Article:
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How to do every type of resistance band tricep pushdown

How to do every type of resistance band tricep pushdown

The banded tricep pushdown is a convenient and highly effective isolation exercise for training the triceps.

Unlike the rope pushdown, the resistance band pushdown doesn’t require any expensive equipment or a gym membership, which means that you can perform it virtually anywhere.

Besides being an excellent rope triceps pushdown alternative for when you can’t get to the gym, the resistance band tricep pushdown is also a remarkably versatile exercise, one that enables you to work your triceps from a variety of angles.

This guide shows you 10 different ways to do tricep pushdowns with bands so that you’re never short on tricep training inspiration.

Related: Resistance band triceps workout

Resistance band tricep pushdown exercise details

  • Also Known As: Resistance band tricep pressdown
  • Main Muscles: Tricep brachii muscle
  • Exercise Type: Strength
  • Exercise Mechanics: Isolation
  • Difficulty Level: Beginner
  • Equipment Needed: Resistance bands

How to do a banded tricep pushdown

A man doing some band pushdowns
  1. Attach your resistance band to a secure surface above head height. Door anchors, which come with most resistance band sets these days, are ideal here.
  2. Grab the band handles with a firm grip, and then take a step back.
  3. Bend over slightly by hinging at your hips (make sure to keep your spine straight).
  4. Pin your elbows to your sides, and then flex your triceps to push the band down.
  5. Keep pushing until your triceps are maximally contracted (i.e., when your elbows reach full extension).
  6. Hold the peak contraction for a second.
  7. Release the contraction in a controlled manner and then raise the bands—while keeping your shoulders still—until your forearms make contact with your biceps.
  8. Repeat for 3-5 sets of 10-30 reps.

Resistance band pressdown variations

Here are 9 additional tricep band pushdown variations that you can perform almost anywhere.

Heavy banded tricep pushdowns

A man performing a heavy banded tricep pushdown

We used a band with separate handles in the initial tutorial for two reasons: one, to ensure that both of your triceps are receiving similar amounts of work, and two, because you can connect multiple bands to these handles to progressively increase the resistance.

Yet, if you don’t have a band set or are just doing this exercise for a quick pump, then you can also perform the movement with a single, heavy resistance band instead.

To secure this kind of band, you can use a door anchor or simply loop it around a stable surface such as the top of a squat rack or a pull-up bar.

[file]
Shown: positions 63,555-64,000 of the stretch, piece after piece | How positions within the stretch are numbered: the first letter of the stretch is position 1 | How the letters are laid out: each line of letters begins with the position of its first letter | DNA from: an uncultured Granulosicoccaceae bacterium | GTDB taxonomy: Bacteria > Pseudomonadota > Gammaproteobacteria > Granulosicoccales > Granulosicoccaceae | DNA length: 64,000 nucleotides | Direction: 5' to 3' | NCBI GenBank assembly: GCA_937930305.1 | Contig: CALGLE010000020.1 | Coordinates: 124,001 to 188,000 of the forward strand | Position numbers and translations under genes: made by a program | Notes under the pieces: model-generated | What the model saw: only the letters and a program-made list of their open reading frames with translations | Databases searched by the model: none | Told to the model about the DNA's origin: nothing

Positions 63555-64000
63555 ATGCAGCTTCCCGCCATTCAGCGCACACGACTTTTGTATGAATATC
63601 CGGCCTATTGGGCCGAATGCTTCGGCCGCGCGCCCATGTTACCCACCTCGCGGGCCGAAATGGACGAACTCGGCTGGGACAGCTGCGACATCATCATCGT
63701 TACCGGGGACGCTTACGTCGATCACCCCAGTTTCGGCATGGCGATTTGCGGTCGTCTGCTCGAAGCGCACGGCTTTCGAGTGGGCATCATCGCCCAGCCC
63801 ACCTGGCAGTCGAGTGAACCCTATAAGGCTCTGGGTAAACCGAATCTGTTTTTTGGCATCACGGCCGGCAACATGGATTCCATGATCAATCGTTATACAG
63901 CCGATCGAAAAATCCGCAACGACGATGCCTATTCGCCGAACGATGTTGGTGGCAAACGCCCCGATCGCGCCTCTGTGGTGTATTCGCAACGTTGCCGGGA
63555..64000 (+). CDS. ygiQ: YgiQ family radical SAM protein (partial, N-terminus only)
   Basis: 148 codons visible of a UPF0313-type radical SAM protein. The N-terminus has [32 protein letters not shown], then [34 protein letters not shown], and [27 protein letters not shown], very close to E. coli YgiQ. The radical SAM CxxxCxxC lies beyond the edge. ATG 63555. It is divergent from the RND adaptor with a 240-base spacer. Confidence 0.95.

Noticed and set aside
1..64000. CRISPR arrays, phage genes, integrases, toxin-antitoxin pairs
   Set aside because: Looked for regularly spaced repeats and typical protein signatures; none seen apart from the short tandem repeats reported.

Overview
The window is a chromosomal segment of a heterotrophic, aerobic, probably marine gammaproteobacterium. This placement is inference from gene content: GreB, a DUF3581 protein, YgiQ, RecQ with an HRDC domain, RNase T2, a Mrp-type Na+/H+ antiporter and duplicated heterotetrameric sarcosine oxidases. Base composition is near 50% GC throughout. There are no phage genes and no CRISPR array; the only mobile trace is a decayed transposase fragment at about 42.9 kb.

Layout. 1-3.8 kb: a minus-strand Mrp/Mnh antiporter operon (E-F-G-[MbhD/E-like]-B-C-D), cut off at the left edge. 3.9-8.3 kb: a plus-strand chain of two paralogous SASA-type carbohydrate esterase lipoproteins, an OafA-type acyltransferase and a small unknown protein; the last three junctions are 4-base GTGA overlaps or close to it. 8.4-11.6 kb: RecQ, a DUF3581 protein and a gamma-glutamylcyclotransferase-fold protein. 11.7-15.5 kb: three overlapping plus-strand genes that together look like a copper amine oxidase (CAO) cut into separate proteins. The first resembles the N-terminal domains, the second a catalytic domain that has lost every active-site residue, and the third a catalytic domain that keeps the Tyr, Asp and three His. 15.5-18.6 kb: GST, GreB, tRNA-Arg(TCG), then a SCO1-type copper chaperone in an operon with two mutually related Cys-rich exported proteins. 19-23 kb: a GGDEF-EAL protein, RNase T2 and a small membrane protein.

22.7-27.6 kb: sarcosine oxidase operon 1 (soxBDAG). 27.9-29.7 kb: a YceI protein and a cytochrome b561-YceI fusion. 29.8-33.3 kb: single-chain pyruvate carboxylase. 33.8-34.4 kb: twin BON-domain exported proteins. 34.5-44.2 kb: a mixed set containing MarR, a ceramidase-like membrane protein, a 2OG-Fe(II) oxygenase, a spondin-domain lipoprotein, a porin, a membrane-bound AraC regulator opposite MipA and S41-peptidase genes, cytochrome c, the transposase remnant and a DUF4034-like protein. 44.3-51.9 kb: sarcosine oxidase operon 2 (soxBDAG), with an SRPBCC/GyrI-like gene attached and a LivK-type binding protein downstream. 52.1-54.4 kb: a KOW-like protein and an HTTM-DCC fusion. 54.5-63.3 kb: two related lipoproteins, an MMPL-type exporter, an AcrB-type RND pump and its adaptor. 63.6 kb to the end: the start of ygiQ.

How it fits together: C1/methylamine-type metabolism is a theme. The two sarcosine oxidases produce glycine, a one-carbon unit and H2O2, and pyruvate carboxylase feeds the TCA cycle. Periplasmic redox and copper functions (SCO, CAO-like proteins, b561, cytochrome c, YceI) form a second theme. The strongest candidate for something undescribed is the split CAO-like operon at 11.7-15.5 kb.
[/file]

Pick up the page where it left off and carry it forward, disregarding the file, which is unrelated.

After that, you just grab one side of the band with each hand and then flex your triceps until your elbows are completely locked out. Then, you simply release the contraction in a controlled manner until your hands get to around chest height.

As you can see, heavy band pushdowns come with the added benefit of enabling you to lift with a neutral grip, which tends to take most of the pressure off your wrists.

The only minor drawback is that you have to actively grip each side of the band because there are no handles. So if you don’t have very good grip strength or if the band is really heavy, then your forearms could fatigue before triceps (although, in my estimation, that’s very unlikely to happen).

One arm resistance band pushdowns

A man doing a one arm resistance band tricep pushdown

Performing a single arm tricep pulldown with resistance bands is one of the best ways to ensure that your triceps are receiving equal amounts of work and thus developing in proportion.

The single arm banded pushdown really lets you hone in on each of your triceps, which in turn helps you to establish a stronger mind-muscle connection and fix your tricep size asymmetries.

You can do the one arm resistance band tricep pushdown with either a single band or by grabbing both sides of the material that’s located above the band handles.

Using a single band is likely the better option because you can secure the end of the band around your thumb and fingers so that it doesn’t slip out of your hands mid-set.

If you grab both sides of a band in one hand, then you’ll be relying on your grip strength to a much greater extent, which could make it harder to focus on training your triceps.

Reverse grip resistance band pushdown

A man performing a reverse grip resistance band pushdown

The resistance band reverse grip tricep pressdown produces what you would have to term a ski-splitting peak contraction.

This is because when you use a reverse grip for resistance band pressdowns, your elbows naturally remain tucked into your sides, which in turn enables the long head of your triceps to contract harder since your shoulders are in slight extension (only the long head is affected by your shoulder position).

The trade-off is that you can’t lift as much weight as you can during an overhand banded tricep pushdown.

This is because when you’re using a reverse grip, you can’t push into the band handles with the palms of your hands. Instead, you’re performing somewhat of a pulling motion with your triceps and using your hands as pure and simple hooks to hold the handles.

Now you know why this exercise is often referred to as the resistance band tricep pulldown.

One arm reverse band pushdown

A man doing a one arm tricep band pressdown

If you want to combine the intensified peak contraction of the reverse band pushdown with the symmetry sculpting capability of the single arm band pressdown, then banded single arm reverse grip pushdowns are the way to go.

Training unilaterally means that you don’t have to split your focus between two arms.

On the contrary, you can dedicate all of your energy to giving each of your triceps the best possible growth stimulating workout.